In Maine, lead test results prompt some worries, shrugs

by Patricia Borns, originally published on March 16, 2016

AUBURN, Maine — Potatoes boiled on the stove in Nancy Beliveau’s kitchen as twilight fell on Pleasant Street, a neighborhood of time-worn homes.

“Should I be worried?” the red-headed mom asked, descending to a basement tangled with a century’s worth of plumbing that brings the city’s water to her family and tenants — water that tested high for lead in June.

Beliveau got a notice in her water bill in the summer warning that “some homes in Auburn have high amounts of lead;” part of a public education campaign that included TV, radio and newspaper coverage.

“I didn’t read the whole letter because I thought it applied to other homes,” Beliveau said.

The Environmental Protection Agency directs public water systems to test a subset of homes built before 1986, when lead solder was prohibited nationwide.

Lead isn’t healthy in any amount. When tests come back higher than 15 parts per billion, a water system is required to take action.

The Auburn water system that serves 16,530 people tested at 20 ppb in June. It hired a consultant to recommend corrective action and expanded its EPA testing program.

“The theory is if you have a really old house, leaching lead is sealed off because the chemicals we add to the water coat the inside of the pipes over time,” said Sid Hazelton, Auburn water and sewer superintendent.

“The lead problem comes from the delivery system,” he said. “We can’t control the plumbing in people’s homes.”

In reality, the lead content from water in Beliveau’s and other homes or businesses could vary.

“That’s why we encourage people to get their water tested if they have concerns,” Hazelton said.

When Ed Stebbins looks across the Androscoggin River from his brewery, Gritty McDuff’s, he sees the defunct Auburn mill where his grandfather once made bedspreads.

“There are probably some pretty old pipes delivering water here,” the brewer and co-owner said. “But I’ve got to be honest with you. We do a water analysis every two or three years, and I’ve never had it come back with anything but excellent brewing water.”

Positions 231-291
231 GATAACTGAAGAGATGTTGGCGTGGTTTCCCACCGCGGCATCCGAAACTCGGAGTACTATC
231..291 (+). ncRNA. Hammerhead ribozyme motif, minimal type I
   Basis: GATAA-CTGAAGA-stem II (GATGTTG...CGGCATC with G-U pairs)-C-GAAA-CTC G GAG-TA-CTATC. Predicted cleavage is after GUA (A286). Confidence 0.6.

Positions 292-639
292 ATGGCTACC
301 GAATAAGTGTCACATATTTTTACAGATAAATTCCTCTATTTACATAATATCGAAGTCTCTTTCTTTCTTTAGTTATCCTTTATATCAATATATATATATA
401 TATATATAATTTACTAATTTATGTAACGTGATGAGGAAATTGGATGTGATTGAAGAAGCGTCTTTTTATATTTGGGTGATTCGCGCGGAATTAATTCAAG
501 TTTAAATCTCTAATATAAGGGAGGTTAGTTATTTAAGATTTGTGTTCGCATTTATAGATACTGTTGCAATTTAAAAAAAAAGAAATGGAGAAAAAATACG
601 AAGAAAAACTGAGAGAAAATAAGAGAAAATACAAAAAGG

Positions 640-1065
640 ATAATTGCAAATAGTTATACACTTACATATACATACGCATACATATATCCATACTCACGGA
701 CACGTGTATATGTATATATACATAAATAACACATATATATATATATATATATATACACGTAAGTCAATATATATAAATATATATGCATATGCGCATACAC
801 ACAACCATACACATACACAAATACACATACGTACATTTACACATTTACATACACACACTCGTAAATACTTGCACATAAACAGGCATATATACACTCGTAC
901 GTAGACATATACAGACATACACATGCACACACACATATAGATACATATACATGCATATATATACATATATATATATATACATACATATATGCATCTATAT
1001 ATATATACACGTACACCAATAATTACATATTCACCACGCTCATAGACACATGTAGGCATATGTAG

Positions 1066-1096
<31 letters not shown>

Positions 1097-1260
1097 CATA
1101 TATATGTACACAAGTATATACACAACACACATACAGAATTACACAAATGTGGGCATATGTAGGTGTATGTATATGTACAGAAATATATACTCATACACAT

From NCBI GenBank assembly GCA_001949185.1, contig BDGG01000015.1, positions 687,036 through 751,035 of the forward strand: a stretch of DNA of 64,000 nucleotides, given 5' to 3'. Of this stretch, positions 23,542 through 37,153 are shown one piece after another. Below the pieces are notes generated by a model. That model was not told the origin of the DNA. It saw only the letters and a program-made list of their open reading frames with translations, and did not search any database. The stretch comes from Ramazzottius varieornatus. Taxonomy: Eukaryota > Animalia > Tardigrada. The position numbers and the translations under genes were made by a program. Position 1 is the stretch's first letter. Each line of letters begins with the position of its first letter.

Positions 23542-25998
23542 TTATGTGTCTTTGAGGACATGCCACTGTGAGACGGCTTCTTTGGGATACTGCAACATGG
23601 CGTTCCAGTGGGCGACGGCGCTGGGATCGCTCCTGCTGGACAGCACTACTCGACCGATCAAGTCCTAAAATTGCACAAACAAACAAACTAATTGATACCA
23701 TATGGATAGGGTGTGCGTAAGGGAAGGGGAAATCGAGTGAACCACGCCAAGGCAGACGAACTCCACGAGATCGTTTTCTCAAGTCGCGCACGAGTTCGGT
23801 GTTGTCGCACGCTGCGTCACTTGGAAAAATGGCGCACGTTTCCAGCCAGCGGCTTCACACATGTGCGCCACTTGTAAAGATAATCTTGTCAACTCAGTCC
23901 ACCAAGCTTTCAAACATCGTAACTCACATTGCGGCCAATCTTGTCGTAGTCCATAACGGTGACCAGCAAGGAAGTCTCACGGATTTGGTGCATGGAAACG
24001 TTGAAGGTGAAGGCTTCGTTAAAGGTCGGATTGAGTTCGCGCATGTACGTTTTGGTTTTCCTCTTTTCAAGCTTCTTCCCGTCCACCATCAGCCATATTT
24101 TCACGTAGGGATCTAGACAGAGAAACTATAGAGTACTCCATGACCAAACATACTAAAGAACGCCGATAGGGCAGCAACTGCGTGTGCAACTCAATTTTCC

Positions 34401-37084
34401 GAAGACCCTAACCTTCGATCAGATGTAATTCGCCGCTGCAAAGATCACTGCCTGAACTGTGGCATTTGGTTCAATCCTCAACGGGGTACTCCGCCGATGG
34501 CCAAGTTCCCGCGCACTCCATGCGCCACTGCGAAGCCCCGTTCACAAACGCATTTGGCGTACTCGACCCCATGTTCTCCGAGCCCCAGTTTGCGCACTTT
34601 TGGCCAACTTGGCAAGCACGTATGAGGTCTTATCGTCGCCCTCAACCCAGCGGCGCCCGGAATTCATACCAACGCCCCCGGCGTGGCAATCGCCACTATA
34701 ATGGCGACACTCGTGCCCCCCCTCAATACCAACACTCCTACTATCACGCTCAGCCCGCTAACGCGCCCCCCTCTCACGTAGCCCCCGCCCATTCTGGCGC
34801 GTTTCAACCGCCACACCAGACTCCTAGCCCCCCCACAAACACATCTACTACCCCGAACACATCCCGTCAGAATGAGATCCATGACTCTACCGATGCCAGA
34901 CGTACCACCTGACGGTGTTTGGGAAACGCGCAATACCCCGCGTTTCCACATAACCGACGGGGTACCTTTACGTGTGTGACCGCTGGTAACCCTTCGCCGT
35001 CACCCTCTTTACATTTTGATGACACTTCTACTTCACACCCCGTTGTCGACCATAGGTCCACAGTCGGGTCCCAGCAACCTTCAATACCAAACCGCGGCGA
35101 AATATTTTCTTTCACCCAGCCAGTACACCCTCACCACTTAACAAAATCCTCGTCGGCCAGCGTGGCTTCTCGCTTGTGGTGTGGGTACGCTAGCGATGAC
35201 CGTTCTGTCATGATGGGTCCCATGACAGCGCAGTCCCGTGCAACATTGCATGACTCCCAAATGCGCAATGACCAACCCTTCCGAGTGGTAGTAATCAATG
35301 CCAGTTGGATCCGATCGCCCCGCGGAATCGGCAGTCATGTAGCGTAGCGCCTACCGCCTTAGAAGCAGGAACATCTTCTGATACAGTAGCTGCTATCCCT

Gritty’s water source is Lake Auburn — so clean it doesn’t require a filtration system, a claim few Maine water sources can make.

Stebbins is aware of the water contamination in Flint, Mich.

“But the quality of water in this area compared to when I was a child — there’s no comparison.” he said, recalling his grandfather forbade him to swim in the Androscoggin River as a kid.

Stebbins had heard of the lead problem in Bangor — that city’s water system was corrected over a period from 2010 to 2013 — but wasn’t aware Auburn had one.

“I think we’ll get another water analysis,” he said.

Krysten Gabri kept her bottled water near as she shaped peanut butter protein balls on a baking tray at Tripp’sPrimal Farm and Kafé.

Gabri, who lives on the Auburn-Lewiston line, said she had heard about the city’s lead test and drinks filtered water at home from a landlord who already had installed a drinking water tap with a purification system.

“I remember hearing something last fall,” bakery owner Mark Tripp, who was working his second job as an Auburn firefighter, said by phone. “I thought they related it to the older pipes on the resident side of the service.”

To Tripp and his wife Jennifer, who helps run the bakery, the city’s high lead reading isn’t a big deal.

“We wash a lot of dishes, but we don’t do much cooking with water,” Tripp said.

But just the thought of lead in drinking water has a chilling effect.

While Gabri started frosting cakes, her colleague Brittany Carrier had been listening to the conversation. She lives 30 minutes away and hadn’t heard the news.

Carrier filled her water bottle from the tap, took a swig and paused, uncertain.

“It has lead?” she asked.

The EPA advises running cold water a few minutes before using it to reduce the risk of lead.

Beliveau had her water tested, not for fear of lead but because of a stubborn yellow stain that rings her shower after a week of using the water.

“I said, ‘What is this?’ Beliveau said. “I had to keep scrubbing it down.”

Staff from Auburn’s water department came and told her the water tested normal, but the yellow stains persist.

“I don’t drink anything that comes out of the tap anyway because it’s gross,” said her third-floor tenant, Jerry Bartlett, who was just hearing about the tests that revealed high lead levels. “I drink beer, soda, juice — anything but that.”

Beliveau remained firm in her belief of the area’s good water quality.

“I’ve been to lots of other states, and Maine has really good water,” she said. “Talk about lead. It’s that yellow residue that really bothers me.”



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